or overload cond~t,ions t;o protect tlle connt~cted light,ing circuits.
A furt~er object. is to provide a controI circuit in accordance with the foregoing qeneral obje,~t whlch is considerably smaller in size and lighter ir weight. than prior art systems.
The invention provides accorcIlrIg to one aspect a lighting control ~-ircui1:; f'or iI.luminatlng and dlmming of a least one light ln a light,ing c~ircult, sdic~ lighting control circuit comprising: power supp1y means for recelving an AC
line voltage inpl~t, and f'or converting said AC l,Lne voltage to selectable rect:ified AC and DC power sup~ es; t,iming generator circuit means coupled with said power supply means and responsive t( a rec1.,if.ied AC power supIly fronl said power supply means for genera1:,ing and shapiny ar1 elect,rical timing signal; timing rclopara-t(:)r circ~lit means re~pons-ve to said electri~al timi.n<~ signal. and t::o a select.db~e contIol voltage for generating a ~ariab:L.e duty ~-ycle O-ltpll~ siynal; switching circuit means collpled w:i.th saic1 l.ighting c,rcuit. for gating current therethrough and havin~ a contIol nput ccupled in circuit with saic1 timing comparator CiI CU:it: means for gating said current in accordallce with said vaIia},le duty cycle output, and current lim:i.ti.ng comparatoI: CilCUit means coupled with said switchir,g cir(:ui.t; means and wi.th said lighting circuit means for compa]~irlg the current gated by said switching circult means wi.t;h a selectable t.hreshol.d value and for controlling sdid sw:i.tching circuit mears to limit current flow in said light.ing c:i.rcuit ln ac(~ordal-c~ Wit]1 said comparison.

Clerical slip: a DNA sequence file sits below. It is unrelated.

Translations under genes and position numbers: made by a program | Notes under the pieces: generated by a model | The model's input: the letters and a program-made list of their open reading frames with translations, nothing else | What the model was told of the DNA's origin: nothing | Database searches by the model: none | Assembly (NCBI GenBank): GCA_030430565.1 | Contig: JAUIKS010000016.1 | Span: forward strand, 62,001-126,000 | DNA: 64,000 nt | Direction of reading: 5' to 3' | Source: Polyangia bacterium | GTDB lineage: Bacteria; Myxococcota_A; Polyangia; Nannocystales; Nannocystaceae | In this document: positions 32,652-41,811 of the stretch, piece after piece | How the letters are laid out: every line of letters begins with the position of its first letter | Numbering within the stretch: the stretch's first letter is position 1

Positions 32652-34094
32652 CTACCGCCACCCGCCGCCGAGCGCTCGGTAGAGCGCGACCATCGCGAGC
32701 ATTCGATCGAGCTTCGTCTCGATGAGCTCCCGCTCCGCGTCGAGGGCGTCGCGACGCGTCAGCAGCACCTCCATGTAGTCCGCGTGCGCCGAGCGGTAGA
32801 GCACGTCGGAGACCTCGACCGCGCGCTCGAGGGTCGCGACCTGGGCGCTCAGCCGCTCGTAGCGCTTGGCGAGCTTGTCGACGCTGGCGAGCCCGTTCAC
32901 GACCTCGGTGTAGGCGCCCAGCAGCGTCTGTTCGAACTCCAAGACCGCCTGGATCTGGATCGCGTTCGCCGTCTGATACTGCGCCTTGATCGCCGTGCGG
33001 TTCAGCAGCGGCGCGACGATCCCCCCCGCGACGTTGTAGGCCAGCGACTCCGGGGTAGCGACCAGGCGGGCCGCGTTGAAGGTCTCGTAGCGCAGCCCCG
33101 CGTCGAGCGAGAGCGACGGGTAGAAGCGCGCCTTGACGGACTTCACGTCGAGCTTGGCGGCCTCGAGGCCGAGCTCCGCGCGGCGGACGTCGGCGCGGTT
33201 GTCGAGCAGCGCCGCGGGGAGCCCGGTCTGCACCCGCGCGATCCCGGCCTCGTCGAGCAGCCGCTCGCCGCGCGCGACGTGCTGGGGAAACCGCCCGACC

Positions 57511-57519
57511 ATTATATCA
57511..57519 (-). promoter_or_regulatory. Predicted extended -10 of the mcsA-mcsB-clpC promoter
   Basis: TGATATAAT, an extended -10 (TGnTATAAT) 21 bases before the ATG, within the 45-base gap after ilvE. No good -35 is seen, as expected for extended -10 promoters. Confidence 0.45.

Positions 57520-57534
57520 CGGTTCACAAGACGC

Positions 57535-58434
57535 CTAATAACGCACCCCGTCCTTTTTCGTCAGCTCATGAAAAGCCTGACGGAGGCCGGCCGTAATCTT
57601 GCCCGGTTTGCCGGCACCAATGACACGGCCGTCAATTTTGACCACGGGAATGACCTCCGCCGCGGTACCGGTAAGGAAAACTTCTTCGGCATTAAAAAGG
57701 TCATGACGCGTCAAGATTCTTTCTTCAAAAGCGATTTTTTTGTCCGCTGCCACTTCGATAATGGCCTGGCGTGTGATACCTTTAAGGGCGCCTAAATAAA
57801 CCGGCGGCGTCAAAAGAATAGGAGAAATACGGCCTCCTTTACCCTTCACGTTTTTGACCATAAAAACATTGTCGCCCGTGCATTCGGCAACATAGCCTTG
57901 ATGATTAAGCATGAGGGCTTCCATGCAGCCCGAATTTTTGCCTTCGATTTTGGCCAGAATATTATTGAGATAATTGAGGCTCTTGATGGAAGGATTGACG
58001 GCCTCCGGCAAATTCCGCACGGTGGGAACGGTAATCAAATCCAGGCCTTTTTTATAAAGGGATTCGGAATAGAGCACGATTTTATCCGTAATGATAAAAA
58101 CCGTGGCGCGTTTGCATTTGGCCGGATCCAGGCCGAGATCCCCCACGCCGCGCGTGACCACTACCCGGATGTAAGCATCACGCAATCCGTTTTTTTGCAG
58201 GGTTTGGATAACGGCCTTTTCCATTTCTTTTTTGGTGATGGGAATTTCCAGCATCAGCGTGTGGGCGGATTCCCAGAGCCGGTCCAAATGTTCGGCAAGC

76194-l ,~

3 ~.~

Accord]ng to ancther aspect. the invention provides a lighting control clrcuit for controll.illg illumination and dimming of at least one light :in a ]ightin~, clr~uit, said lig:hting control -ircu:it. comprising: power supply means for receiving an AC line vo].ta,ge irlput and for converting said AC
lin,e voltage to selecta~-le rectified AC ane DC power supplies;
timi.ng generator: il'CU.it:. nleans coupled with said power supply means and respons.ive to a rectified AC power supply from said power sl~pply mearls f)r gerlerat.Lng and shaping an electrical timing signa1; t;iming compaI-atoJ cirluit means responsive to sald elec1:rical t.iming si.gna' for generating a variable duty cyele output signal; switchiJg cilcuit means coupled with said light:incl circllit for gat-lng current therethrough in accordallce with said variahle duty cycle out~ut signal; and ~lne voltage i.so~ation ~ircu:it means interposed betweer, said ti.ming compara1Or r ircit means and .said switching C:i~C~Iit meclns for isolat.ing AC l:Lne-connected circuit portions from lc)w-voltage cl.rcui.t p,orti~)nc;.